We are doing science for policy
The Joint Research Centre (JRC) is the European Commission's science and knowledge service which employs scientists to carry out research in order to provide independent scientific advice and support to EU policy.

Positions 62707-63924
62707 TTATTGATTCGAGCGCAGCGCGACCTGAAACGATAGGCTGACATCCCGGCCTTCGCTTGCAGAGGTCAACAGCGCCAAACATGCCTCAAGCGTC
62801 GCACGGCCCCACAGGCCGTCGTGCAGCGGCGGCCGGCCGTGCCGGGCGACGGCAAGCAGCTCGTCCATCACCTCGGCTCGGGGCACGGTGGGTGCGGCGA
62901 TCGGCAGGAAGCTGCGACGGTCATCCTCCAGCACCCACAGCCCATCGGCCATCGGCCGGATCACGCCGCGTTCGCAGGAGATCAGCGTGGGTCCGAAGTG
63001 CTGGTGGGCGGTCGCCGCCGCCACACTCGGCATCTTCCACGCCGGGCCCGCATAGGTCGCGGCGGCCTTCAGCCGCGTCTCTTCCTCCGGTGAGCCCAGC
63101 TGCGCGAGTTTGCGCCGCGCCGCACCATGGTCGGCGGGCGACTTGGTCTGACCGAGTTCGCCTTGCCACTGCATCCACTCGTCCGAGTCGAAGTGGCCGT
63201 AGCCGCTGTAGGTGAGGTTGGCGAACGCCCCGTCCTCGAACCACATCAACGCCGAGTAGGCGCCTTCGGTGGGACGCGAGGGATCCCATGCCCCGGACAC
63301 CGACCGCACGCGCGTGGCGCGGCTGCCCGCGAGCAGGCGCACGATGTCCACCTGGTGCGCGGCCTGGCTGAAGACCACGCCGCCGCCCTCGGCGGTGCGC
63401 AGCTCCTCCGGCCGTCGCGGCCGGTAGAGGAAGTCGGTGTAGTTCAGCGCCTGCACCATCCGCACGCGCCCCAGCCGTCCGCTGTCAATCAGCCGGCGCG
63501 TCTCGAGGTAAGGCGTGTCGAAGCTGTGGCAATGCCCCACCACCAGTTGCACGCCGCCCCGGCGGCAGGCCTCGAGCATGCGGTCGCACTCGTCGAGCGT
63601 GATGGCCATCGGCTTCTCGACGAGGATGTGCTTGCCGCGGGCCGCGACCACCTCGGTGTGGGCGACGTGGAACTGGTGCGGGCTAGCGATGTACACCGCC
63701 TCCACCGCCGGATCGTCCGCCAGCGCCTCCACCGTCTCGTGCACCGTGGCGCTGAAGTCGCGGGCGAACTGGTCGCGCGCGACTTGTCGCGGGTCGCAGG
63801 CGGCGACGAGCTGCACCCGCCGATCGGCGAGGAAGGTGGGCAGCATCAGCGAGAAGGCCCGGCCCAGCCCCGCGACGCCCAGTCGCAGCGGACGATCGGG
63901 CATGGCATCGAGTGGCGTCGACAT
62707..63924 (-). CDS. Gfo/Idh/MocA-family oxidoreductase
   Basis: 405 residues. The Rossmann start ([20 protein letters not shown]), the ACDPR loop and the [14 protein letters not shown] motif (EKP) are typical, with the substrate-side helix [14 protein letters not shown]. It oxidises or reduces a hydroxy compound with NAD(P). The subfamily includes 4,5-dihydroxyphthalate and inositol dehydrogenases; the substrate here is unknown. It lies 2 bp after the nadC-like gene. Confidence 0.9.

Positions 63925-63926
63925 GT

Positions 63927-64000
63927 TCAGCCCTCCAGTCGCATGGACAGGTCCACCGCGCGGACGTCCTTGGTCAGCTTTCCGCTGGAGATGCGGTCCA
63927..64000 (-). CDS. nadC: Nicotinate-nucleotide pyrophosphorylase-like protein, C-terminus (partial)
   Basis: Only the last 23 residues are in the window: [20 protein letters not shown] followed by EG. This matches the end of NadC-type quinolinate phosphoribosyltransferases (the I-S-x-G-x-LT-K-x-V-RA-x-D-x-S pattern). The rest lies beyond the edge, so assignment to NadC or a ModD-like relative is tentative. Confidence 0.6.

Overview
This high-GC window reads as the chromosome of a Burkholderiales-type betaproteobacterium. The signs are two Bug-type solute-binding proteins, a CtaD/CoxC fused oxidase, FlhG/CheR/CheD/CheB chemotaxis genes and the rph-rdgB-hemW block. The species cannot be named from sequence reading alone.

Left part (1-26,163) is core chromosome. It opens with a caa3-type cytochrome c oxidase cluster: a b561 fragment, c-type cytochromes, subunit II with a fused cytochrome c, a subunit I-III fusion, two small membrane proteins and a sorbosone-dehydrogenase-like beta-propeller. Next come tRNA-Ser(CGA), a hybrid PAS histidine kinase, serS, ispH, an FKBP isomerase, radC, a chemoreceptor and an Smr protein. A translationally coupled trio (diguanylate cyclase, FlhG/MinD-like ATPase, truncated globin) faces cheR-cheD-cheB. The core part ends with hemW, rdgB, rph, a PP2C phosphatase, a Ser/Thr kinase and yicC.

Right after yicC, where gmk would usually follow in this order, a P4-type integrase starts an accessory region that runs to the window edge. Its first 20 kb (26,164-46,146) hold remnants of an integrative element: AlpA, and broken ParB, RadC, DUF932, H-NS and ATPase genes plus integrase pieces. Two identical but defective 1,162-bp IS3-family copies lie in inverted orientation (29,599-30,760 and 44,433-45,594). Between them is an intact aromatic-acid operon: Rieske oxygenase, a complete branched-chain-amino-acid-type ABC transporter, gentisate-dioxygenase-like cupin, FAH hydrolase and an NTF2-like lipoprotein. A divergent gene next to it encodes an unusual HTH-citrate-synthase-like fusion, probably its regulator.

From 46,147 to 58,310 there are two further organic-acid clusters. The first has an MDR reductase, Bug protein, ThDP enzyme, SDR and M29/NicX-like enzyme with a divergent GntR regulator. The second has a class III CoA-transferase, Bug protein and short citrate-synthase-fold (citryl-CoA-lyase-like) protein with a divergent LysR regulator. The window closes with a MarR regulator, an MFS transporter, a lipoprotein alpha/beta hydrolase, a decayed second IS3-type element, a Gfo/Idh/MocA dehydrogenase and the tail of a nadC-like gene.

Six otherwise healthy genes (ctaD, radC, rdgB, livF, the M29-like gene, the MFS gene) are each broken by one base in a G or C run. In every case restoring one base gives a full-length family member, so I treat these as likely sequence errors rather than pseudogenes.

The present report summarises the results of the Data Challenge on Integration of Migrants in Cities (D4I). D4I is an initiative launched at the end of 2017 by JRC to disseminate to external researchers a data set showing the concentration of migrants in EU cities at high spatial resolution. This data set was produced on the basis of ad hoc extractions of the 2011 Census data provided by the National Statistical Institutes of 8 EU Member States. The high resolution and large coverage of the data allows for the first time to calculate and compare indicators of concentration, spatial residential segregation and ethnic diversity across a large number of EU cities of all sizes and in different countries. Knowing where migrants reside constitutes an essential layer of information to examine issues of integration of migrants at local level and understanding the factors which may shape attitudes towards migration in the receiving society. Among the 24 research project which took part in the data challenge, 10 have been selected on the basis of their scientific excellence and policy relevance. The main findings from these research projects have been presented to policy makers in a dedicated workshop held in Brussels on 27 November 2018 and are summarised in this report. The 10 studies use different methodological approaches borrowed from geographical, sociological and economic disciplines and cover different sets of countries and cities. They exemplify the potential and importance of analysing different aspects of ethnic diversity and residential segregation in EU cities by providing new insights on the following themes: • the effect of using different geographical scales and units of analysis when measuring segregation (Chapter 2.1 and 2.6); • the need to consider ethnic segregation also a feature of small cities (Chapter 2.2); • the heterogeneity in the patterns of distribution of migrants groups across different EU cities (Chapter 2.3 and 2.5); • a new theoretical definitions of migration-related diversity based on the empirical relations between segregation and diversity (Chapter 2.4); • the possibility to identify host spots with particularly high level of concentration of migrants (Chapter 2.7); • the effects of high levels of concentration of migrants and asylum seekers on the housing market (Chapter 2.8 and 2.9); • the accessibility of migrants to local transport systems (Chapter 2.10). With the expansion of international migration, EU cities are increasingly confronted by rising level of ethnic diversity. While we tend to attribute a positive value to diversity, the high share of migrants from certain origins may result in their residential segregation in specific areas of the city. Although residential segregation by itself does not necessarily entail a lack of socio-economic integration, it still represents a powerful way to understand how migrants can interact with the receiving society. The results of the D4I workshop indicate that whenever data is available at high level of spatial detail, the calculation of residential segregation and diversity is a mature field of research which can start providing concrete policy support and evidence for local administrations to target integration measures. From a research perspective, the most advanced methodological developments lie in the definition of the best geographical scale for the calculation of indicators and in the analysis of the temporal dynamics of segregation. The combination between residential data with other local data and indicators on income, education, accessibility to housing and other public services will allow to explore the causes of the observed patterns of spatial residential segregation and their effects in terms of socio-economic integration. From a policy perspective, the feedback provided by the participants to the D4I final workshop have indicated the need to distinguish carefully residential segregation from other forms of socio-economic integration of migrants, even discursively; to contextualise the findings from a purely quantitative approach with on the ground qualitative information; to engage local authorities in the use of data and indicators, which are starting to be generated for the first time at a geographical scale of neighbourhoods, thus allowing for cross-countries and cross-cities comparisons.